Of course, over the past few weeks, there have been some tears, some cranky moments and some times I wanted to give up completely. I've had times where I've become so overwhelmed again by the weight of my pain-companion, that I'd bawled like a baby. I do feel hopeless on occasions, though these days I know that is only temporary. Sometimes I lose my control purely from the frustration I feel.
I get in these moods where I stubbornly and rudely refuse any help, then end up bursting into tears from my own pig-headedness. I get into a mindset where I MUST do whatever it is, no matter how ridiculous or unnecessary. For those close to me, they would have seen this behaviour many times. Where they watch my pathetic attempts to do the simplest of tasks; "no I can do it ON MY OWN thanks!" while struggling to open something, or carry a bag. I can be downright rude, which isn't something I'm proud of.
It is usually something that they could very easily and very willingly do to help me. When they do help me out, I sometimes show some real ingratitude, which isn't good. Of all the times they cannot help me nor take away my pain; opening a bottle or chopping food is certainly do-able. I forget that my pain is something they live with too. I'm not the easiest person to live with! And if I graciously accepted their offered help, I would save my energy for the other tasks; the more fun and interesting things I do. Surely that makes more sense than working myself into a state!
I see myself doing it; I know how ridiculous I look, digging my heels even deeper into absurdity. But why? Wouldn't it just make sense to allow my nearest and dearest the opportunity to help me in a very real and tangible way? Especially when they feel so powerless at other times. They cannot take the pain away, they cannot make it all better, but they can easily help me carry something and often they like having the chance to help me out when they can.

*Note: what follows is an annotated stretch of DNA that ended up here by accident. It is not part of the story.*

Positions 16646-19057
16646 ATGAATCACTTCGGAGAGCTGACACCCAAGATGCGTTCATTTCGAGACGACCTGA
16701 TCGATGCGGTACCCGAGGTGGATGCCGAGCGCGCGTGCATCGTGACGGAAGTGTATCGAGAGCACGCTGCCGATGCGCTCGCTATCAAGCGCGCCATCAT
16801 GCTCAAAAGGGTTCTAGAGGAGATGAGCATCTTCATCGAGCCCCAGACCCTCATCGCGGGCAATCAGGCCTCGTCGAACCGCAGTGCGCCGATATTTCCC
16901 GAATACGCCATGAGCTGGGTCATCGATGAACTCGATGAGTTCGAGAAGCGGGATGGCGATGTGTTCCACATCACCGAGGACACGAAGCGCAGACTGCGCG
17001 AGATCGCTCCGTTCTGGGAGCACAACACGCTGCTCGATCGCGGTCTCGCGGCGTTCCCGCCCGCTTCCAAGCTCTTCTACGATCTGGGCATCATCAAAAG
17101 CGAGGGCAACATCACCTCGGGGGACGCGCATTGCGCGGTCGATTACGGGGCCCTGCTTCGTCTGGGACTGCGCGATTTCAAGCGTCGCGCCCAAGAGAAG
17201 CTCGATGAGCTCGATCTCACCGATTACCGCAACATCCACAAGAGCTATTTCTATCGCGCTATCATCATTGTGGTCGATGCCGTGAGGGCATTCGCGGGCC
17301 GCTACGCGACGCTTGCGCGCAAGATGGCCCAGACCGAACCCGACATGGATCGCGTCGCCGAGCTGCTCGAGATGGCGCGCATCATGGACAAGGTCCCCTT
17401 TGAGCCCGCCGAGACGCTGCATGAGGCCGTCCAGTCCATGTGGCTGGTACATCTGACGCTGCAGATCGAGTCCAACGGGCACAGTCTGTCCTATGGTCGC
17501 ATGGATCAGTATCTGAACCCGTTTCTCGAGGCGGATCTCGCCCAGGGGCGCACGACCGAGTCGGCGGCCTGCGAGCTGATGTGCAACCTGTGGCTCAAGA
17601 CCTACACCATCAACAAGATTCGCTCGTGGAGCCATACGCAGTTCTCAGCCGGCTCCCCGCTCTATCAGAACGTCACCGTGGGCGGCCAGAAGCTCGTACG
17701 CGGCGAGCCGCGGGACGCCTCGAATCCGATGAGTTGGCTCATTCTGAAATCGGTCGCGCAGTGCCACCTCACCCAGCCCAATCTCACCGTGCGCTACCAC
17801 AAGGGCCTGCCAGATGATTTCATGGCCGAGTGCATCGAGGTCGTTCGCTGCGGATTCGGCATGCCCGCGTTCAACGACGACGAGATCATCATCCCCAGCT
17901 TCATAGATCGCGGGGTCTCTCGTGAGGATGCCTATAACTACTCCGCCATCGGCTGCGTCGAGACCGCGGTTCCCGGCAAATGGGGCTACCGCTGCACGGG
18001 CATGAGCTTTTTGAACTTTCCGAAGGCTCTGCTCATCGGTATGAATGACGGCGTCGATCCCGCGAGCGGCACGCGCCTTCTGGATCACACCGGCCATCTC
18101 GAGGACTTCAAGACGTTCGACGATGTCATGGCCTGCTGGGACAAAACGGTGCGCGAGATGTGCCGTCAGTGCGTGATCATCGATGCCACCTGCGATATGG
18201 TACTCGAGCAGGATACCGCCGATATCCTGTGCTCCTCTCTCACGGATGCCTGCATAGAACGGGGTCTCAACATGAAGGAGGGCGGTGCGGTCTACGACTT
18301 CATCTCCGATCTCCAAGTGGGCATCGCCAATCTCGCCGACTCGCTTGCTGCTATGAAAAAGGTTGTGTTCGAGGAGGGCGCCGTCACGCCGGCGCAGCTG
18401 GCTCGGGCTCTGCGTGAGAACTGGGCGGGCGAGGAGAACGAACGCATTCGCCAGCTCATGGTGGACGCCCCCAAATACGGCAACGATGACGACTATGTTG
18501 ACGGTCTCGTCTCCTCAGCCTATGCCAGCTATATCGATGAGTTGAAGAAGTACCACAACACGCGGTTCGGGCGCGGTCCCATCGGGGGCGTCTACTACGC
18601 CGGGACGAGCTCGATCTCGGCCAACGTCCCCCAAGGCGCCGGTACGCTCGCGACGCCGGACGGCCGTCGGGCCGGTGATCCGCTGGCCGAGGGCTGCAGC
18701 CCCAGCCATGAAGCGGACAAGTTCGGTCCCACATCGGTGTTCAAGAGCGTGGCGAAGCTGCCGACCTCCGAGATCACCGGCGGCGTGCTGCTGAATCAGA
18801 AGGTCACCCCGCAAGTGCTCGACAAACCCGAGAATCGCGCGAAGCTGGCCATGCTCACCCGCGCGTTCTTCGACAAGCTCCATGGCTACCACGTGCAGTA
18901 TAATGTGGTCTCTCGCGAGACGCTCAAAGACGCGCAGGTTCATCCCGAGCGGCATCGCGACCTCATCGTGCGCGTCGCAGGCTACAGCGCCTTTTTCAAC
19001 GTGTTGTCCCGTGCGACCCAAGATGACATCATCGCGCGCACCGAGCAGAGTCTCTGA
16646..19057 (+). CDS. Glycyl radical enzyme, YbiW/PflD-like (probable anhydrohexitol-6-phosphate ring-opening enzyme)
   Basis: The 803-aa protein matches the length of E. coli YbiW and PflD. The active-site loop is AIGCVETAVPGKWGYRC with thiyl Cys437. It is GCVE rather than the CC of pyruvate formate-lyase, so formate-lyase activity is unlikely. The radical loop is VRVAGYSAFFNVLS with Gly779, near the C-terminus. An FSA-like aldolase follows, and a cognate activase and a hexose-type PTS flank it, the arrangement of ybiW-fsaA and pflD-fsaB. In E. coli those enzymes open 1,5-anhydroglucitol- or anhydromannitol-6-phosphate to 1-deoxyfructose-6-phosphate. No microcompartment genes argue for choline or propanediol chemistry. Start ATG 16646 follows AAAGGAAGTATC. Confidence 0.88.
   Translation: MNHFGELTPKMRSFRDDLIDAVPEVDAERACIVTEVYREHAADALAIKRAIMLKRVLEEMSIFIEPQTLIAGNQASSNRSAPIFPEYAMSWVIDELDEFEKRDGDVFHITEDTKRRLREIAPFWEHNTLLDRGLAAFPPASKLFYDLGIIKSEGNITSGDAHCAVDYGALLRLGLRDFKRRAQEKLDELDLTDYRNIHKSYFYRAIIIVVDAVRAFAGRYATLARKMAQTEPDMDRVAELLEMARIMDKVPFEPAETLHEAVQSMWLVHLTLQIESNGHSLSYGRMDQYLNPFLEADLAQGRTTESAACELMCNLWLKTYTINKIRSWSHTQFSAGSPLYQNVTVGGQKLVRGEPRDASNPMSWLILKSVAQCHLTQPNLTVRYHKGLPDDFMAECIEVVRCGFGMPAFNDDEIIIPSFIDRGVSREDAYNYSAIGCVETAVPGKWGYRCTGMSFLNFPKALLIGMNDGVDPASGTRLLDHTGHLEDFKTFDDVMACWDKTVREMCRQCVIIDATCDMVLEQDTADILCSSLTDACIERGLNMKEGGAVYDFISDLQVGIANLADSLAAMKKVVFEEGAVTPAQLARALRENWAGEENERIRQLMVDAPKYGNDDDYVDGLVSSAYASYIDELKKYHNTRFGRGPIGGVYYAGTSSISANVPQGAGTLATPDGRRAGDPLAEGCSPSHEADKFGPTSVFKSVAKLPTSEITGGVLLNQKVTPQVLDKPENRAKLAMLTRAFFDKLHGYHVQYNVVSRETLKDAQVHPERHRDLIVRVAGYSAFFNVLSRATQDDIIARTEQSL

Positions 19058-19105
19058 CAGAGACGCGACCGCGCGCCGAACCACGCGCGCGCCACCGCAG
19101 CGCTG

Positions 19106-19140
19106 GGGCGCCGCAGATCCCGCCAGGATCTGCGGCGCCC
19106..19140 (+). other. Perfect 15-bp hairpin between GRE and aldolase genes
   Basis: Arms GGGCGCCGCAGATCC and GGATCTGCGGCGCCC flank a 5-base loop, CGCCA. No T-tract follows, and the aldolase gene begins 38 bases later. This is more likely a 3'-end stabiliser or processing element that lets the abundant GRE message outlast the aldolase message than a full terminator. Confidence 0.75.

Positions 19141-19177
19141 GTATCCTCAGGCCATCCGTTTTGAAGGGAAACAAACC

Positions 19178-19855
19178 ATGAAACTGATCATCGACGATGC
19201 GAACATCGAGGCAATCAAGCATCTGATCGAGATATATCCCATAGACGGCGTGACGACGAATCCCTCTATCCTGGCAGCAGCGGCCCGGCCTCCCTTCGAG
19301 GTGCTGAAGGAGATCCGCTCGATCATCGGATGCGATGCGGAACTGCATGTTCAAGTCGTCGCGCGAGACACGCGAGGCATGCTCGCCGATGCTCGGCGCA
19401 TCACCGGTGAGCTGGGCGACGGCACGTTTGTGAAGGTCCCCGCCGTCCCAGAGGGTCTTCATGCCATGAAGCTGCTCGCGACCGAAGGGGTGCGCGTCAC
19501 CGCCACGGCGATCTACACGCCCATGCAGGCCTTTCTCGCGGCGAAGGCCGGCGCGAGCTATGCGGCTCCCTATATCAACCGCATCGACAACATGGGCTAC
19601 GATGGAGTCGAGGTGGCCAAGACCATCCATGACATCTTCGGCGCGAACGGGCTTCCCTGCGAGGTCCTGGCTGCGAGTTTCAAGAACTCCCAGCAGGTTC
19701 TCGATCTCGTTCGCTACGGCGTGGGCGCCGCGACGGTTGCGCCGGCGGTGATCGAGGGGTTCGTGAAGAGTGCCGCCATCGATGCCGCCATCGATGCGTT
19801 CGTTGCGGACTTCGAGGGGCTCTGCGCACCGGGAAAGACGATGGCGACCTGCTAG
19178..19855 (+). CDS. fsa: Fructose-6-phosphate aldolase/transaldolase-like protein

It's interesting, I haven't really thought about it much before. I've only known that there is simply no other choice for me. In my head, this ridiculous struggle is between me and my pain; it's all I have left between staying strong or giving up. I am very black and white, it is or it isn't. If I'm strong, then I will just find a way to do it, dammit! If I accept help in such a simple task, then I'm giving into the pain and admitting I'm weak.
Yes, I know it makes no sense! Hey, I would never think any less in someone else asking for help; help I would gladly offer and do as much as possible for them. But, this is just how I am against myself. I feel that for me to ask for help, all the strength I have built in accepting and living with this condition would crumble to dust. A gust of wind to my house of cards. All over red rover!
I am my own biggest bully. There are some things that I simply cannot do anymore, there is little choice in those matters. But for the things that are possible, I don't make excuses for myself. I am either going all-in or folding. Particularly when my symptoms are quite severe, sometimes the only thing that holds me together in that moment is this one small, insignificant task. It becomes the only thing that matters. If I fail to button my own jacket, then I fail at everything.
It gives me a focus point, something to focus all my being on. Focus is very important to me. I am very goal orientated. I like having a goal and achieving it, it makes me feel powerful. It makes me believe in what I am doing. Sometimes there are no second chances - do it now!
With the belly dancing years ago, we thought it may be something good for my arms. I was in the Chronic Pain Group with Coralie (Chronic Pain Australia) at the time. She suggested tai chi as a 'flowing' mindful therapy to help me reduce the guarding of my arms and get some natural motion back. At the age of 21 or 22, the only picture I had of tai chi was the groups of old people in the park - not my scene at all! My mother suggested belly dancing and we invited our wonderful neighbours to come along too. It sounded like a fun way to get my body moving. A good way to re-establish movement in my arms.